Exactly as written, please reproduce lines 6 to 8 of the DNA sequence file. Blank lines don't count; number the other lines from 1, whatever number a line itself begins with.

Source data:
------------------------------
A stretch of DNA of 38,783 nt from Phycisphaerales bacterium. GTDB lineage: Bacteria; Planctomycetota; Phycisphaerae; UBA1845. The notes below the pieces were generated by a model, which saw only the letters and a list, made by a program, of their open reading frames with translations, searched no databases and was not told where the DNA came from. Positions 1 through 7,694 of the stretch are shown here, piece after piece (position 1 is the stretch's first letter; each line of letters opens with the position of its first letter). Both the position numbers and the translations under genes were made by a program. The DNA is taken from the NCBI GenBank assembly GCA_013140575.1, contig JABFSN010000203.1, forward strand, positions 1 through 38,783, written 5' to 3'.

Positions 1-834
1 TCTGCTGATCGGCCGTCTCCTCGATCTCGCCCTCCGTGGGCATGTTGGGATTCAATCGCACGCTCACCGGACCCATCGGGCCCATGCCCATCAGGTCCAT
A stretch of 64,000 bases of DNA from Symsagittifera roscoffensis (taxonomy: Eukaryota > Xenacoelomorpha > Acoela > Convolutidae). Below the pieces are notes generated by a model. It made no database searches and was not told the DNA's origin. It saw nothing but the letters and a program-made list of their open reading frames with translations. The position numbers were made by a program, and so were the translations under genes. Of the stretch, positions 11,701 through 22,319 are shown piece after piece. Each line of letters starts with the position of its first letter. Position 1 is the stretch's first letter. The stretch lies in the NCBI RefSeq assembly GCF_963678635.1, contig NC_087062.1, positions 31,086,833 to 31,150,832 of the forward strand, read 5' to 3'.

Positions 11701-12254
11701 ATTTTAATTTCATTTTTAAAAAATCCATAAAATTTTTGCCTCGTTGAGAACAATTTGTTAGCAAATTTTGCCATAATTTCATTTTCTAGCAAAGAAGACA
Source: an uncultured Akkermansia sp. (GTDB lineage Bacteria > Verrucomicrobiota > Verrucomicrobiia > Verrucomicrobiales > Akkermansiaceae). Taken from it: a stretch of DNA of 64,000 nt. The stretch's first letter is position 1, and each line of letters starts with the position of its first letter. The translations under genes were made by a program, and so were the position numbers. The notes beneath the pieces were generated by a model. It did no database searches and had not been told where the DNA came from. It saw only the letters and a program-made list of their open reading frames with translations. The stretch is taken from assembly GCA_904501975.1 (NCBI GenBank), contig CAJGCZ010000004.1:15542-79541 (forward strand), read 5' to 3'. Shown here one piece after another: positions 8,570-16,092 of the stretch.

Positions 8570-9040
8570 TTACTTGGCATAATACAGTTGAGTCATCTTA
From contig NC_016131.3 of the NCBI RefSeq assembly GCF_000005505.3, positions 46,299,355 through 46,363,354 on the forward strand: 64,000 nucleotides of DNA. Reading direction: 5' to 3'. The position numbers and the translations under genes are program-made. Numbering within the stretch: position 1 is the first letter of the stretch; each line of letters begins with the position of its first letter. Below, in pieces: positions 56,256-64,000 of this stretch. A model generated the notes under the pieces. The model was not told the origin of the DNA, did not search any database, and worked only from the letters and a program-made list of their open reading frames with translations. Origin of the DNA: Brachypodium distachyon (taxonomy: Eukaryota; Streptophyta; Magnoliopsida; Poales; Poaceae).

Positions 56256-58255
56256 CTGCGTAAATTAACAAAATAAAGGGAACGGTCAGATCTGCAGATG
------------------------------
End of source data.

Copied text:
11701 ATTTTAATTTCATTTTTAAAAAATCCATAAAATTTTTGCCTCGTTGAGAACAATTTGTTAGCAAATTTTGCCATAATTTCATTTTCTAGCAAAGAAGACA
Source: an uncultured Akkermansia sp. (GTDB lineage Bacteria > Verrucomicrobiota > Verrucomicrobiia > Verrucomicrobiales > Akkermansiaceae). Taken from it: a stretch of DNA of 64,000 nt. The stretch's first letter is position 1, and each line of letters starts with the position of its first letter. The translations under genes were made by a program, and so were the position numbers. The notes beneath the pieces were generated by a model. It did no database searches and had not been told where the DNA came from. It saw only the letters and a program-made list of their open reading frames with translations. The stretch is taken from assembly GCA_904501975.1 (NCBI GenBank), contig CAJGCZ010000004.1:15542-79541 (forward strand), read 5' to 3'. Shown here one piece after another: positions 8,570-16,092 of the stretch.

Positions 8570-9040